Before I reply to this question, I notice logical thinking has been put forward again as a reason for doing something. I am not convinced that pure mathematics develops logical thinking; however, perhaps I misunderstand your use of the word logical. Logical covers a bit of territory - there is for example, mathematical logic or symbolic logic (Hegel is known for his Science of Logic (Wissenschaft der Logik) - which is quite different from either of these) and so forth. I would even venture to say that if what you indicate is true, then practitioners of pure mathematics must be among the most logical since they have had the most practice. Unfortunately, taking logical in the larger sense, there is substantial evidence that this is not true. So, and I am open to argument, perhaps one could say justly that pure mathematics is useful in developing a logic useful for doing pure mathematics. Then a question arises: What else is this particular logic useful for? Let us say, for example, it is useful for physics. Could one argue that all the logic a top notch physicist needs is the logic of a pure mathematician? Let us say, for example, it is useful for biology? Could one argue that all the logic a top notch biologist needs is the logic of a pure mathematician? Let us say, for example, it is useful for carpentry? Could one argue that all the logic a top notch carpenter needs is the logic of a pure mathematician? So, and I am open to argument, perhaps a basic course, one in which one only experiences pure mathematics, is insufficient logically (as taken in a larger sense). Perhaps something that incorporates 'real life mathematics' might offset that insufficiency. Again there are trade-offs that one might carefully think about.
Now 'real life mathematics.' If one wants to provide a certain kind of motivation to students at a certain point in their studies this might make sense. However, it is unclear that a problem must be real life in order for students to be mathematically interested and curious. And it is very unclear what makes a problem 'real life' - sometimes what is passed off as this is anything but 'real life.' It might, for example, a fairly standard piece of basic mathematics dressed up in the vocabulary of 'real life.' Some of the best 'real life' mathematics problems that I have seen were done in physics classrooms because often only there can you take the time to make it real. That is not to say that there aren't some possibilities and that takes me to the next topic.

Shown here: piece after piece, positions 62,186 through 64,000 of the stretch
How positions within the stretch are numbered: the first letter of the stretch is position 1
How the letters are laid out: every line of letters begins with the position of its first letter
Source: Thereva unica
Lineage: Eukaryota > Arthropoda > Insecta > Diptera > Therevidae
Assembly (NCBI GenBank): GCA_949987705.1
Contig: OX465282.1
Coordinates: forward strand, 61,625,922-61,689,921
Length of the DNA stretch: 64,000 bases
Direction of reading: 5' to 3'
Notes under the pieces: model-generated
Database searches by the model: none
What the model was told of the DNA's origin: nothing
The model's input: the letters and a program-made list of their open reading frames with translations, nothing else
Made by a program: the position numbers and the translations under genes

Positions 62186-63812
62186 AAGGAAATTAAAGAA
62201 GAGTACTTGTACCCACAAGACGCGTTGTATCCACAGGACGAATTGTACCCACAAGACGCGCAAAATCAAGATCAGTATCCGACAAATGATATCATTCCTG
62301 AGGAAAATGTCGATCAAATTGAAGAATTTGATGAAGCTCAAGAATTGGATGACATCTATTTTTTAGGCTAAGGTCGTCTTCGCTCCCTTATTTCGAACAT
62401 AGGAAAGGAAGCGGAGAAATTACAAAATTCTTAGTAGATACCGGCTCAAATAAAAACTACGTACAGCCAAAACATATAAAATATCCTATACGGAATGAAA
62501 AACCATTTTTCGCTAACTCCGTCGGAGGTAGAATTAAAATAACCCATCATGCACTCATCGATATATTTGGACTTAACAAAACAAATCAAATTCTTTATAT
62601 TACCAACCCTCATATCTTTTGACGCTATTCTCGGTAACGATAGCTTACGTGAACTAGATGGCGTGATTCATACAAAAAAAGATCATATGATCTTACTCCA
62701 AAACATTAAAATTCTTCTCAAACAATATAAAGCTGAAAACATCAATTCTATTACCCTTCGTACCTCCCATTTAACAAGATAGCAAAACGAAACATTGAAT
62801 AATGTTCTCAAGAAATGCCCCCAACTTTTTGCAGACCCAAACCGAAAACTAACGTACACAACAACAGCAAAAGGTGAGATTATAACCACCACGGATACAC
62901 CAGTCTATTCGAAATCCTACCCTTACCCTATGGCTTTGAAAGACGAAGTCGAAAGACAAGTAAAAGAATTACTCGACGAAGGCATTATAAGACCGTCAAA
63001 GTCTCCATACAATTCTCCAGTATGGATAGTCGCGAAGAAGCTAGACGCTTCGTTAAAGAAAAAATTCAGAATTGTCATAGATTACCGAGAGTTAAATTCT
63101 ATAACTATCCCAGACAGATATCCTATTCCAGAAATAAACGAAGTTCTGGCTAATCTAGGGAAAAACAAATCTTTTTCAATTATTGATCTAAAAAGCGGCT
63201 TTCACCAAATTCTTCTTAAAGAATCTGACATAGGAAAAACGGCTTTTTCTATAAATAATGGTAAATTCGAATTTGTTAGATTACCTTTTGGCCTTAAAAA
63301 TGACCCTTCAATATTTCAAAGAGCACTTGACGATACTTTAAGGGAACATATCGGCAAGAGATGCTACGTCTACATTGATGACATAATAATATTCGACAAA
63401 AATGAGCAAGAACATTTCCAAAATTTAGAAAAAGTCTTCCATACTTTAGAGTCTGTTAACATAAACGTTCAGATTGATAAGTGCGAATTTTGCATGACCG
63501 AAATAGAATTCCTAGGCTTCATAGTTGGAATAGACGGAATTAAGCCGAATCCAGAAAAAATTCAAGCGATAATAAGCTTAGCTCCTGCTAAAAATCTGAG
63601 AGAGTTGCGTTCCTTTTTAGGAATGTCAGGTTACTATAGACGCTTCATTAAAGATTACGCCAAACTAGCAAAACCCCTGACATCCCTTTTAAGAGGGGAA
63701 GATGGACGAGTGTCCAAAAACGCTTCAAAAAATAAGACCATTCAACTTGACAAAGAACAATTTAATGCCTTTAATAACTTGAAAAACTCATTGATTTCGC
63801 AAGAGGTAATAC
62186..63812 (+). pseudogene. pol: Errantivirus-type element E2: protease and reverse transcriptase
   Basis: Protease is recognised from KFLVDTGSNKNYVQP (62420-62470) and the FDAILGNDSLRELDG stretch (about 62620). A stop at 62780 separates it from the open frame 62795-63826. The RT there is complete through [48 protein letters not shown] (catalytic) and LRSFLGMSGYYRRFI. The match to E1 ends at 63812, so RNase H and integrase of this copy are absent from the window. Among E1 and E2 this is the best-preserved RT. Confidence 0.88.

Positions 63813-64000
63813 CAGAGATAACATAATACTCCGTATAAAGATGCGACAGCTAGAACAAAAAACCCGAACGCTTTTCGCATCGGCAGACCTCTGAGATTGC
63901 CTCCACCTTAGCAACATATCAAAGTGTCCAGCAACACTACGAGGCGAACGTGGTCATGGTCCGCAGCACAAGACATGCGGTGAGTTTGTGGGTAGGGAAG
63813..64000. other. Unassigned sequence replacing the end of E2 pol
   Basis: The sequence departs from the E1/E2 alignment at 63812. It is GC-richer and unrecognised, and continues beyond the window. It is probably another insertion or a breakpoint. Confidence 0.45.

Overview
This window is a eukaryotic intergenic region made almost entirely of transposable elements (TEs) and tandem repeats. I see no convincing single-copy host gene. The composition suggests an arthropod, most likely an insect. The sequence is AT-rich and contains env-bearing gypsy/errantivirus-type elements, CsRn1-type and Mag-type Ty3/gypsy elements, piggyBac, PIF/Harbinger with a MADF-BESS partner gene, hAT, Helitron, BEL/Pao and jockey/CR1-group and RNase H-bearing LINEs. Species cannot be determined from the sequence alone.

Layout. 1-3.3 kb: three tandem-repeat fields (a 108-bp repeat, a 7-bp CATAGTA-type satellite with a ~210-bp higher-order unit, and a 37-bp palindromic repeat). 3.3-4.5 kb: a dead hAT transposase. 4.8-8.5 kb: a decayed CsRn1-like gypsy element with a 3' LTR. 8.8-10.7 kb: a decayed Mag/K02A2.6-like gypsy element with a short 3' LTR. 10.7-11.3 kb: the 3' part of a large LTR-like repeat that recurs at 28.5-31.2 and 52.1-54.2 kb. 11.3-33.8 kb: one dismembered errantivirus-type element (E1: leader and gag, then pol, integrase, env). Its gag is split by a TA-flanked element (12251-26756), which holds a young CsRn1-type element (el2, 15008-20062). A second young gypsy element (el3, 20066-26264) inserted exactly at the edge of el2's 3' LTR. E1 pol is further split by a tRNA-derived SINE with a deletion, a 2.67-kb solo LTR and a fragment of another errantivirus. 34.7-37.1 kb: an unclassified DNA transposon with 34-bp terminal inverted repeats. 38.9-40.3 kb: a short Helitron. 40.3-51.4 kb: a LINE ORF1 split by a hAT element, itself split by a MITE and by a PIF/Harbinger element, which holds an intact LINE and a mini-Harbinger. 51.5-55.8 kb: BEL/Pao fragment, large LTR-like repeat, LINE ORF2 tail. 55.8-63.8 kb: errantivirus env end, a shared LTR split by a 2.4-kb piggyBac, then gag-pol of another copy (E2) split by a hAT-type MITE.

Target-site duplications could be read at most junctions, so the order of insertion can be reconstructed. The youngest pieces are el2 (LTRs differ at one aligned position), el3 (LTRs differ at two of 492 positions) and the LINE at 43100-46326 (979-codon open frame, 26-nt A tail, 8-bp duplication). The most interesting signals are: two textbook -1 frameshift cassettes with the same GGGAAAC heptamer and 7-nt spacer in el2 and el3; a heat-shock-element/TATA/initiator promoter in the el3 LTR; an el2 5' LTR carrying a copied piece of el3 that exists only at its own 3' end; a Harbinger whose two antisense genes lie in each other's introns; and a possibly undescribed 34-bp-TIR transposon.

Again, keep in mind that I do know some about the Chinese curriculum, but I know little about the detailed facts of enactment. What are needed, I think, are 'real interesting' mathematical problems (and by this I mean something that addresses substantial mathematics). From what I can tell, your curriculum does not always provide such (and ours doesn't either!) - however, how your teachers use the curriculum may very well be another matter (there are good math teachers no matter what the curriculum). If a 'real interesting' math problem looks 'real life' that is great. If it doesn't, that is fine also. Again, this depends on what you want mathematics to open up for students and, probably, some of what is called applied mathematics - although it is not strictly pure mathematics - has all the rigor one might desire (actually, at one time many meant by pure mathematics number theory).
Finally, I agree that 'real life' mathematics is not important at the abstract level if you mean that in the sense of a tautology; that is a play on abstract and real. However, it seems fairly clear, that human children, at often very different rates, tend to roughly move through stages of abstraction. Students in college may be at very different places than they were in high school. It seems, hence, that a teacher (and a curriculum writer) might want to pragmatically think about 'real' in a relative sense. That is, by 'real' I mean an indication of one's mathematical experience at the moment of teaching. So for a small child 'real' might be fingers and toes, and several years later the number line. And, it seems to me, going from one's fingers to the the number line is a substantial feat of abstraction.
Oh, V. A. Krutetskii (1976) The Psychology of Mathematical Abilities in Schoolchildren might provide some useful information as regards abstraction.
>Question 2: What role does "real life mathematics" have in the classroom? Some would say that Chinese mathematics education is too pure. Others would say that basic mathematics must be pure. [Background] Chinese mathematics teaching emphasizes knowledge of procedures and algorithms. Real life mathematics is important, but not at the abstract level. Pure mathematics consists of algorithms. Developing logical thinking is important too.